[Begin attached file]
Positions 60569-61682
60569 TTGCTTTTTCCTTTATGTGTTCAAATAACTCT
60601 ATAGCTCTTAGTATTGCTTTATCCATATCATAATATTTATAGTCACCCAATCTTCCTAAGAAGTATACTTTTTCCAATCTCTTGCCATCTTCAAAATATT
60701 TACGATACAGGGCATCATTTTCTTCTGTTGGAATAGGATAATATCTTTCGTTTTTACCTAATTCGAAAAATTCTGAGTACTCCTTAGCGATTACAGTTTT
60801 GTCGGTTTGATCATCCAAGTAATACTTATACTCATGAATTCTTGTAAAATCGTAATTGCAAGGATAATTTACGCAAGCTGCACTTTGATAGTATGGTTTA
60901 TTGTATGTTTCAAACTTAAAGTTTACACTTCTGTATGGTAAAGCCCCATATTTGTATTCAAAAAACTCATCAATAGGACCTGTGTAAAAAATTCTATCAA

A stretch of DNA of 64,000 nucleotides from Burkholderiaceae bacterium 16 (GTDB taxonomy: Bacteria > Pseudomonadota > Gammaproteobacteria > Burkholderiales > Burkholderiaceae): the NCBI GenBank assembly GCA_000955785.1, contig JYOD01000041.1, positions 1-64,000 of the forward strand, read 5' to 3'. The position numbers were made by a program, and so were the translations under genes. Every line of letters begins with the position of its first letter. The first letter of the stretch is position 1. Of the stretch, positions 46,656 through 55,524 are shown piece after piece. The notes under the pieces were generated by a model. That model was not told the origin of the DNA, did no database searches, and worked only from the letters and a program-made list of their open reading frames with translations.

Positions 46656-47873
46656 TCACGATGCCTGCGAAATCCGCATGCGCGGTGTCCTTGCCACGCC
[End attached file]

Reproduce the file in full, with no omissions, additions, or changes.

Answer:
Positions 60569-61682
60569 TTGCTTTTTCCTTTATGTGTTCAAATAACTCT
60601 ATAGCTCTTAGTATTGCTTTATCCATATCATAATATTTATAGTCACCCAATCTTCCTAAGAAGTATACTTTTTCCAATCTCTTGCCATCTTCAAAATATT
60701 TACGATACAGGGCATCATTTTCTTCTGTTGGAATAGGATAATATCTTTCGTTTTTACCTAATTCGAAAAATTCTGAGTACTCCTTAGCGATTACAGTTTT
60801 GTCGGTTTGATCATCCAAGTAATACTTATACTCATGAATTCTTGTAAAATCGTAATTGCAAGGATAATTTACGCAAGCTGCACTTTGATAGTATGGTTTA
60901 TTGTATGTTTCAAACTTAAAGTTTACACTTCTGTATGGTAAAGCCCCATATTTGTATTCAAAAAACTCATCAATAGGACCTGTGTAAAAAATTCTATCAA

A stretch of DNA of 64,000 nucleotides from Burkholderiaceae bacterium 16 (GTDB taxonomy: Bacteria > Pseudomonadota > Gammaproteobacteria > Burkholderiales > Burkholderiaceae): the NCBI GenBank assembly GCA_000955785.1, contig JYOD01000041.1, positions 1-64,000 of the forward strand, read 5' to 3'. The position numbers were made by a program, and so were the translations under genes. Every line of letters begins with the position of its first letter. The first letter of the stretch is position 1. Of the stretch, positions 46,656 through 55,524 are shown piece after piece. The notes under the pieces were generated by a model. That model was not told the origin of the DNA, did no database searches, and worked only from the letters and a program-made list of their open reading frames with translations.

Positions 46656-47873
46656 TCACGATGCCTGCGAAATCCGCATGCGCGGTGTCCTTGCCACGCC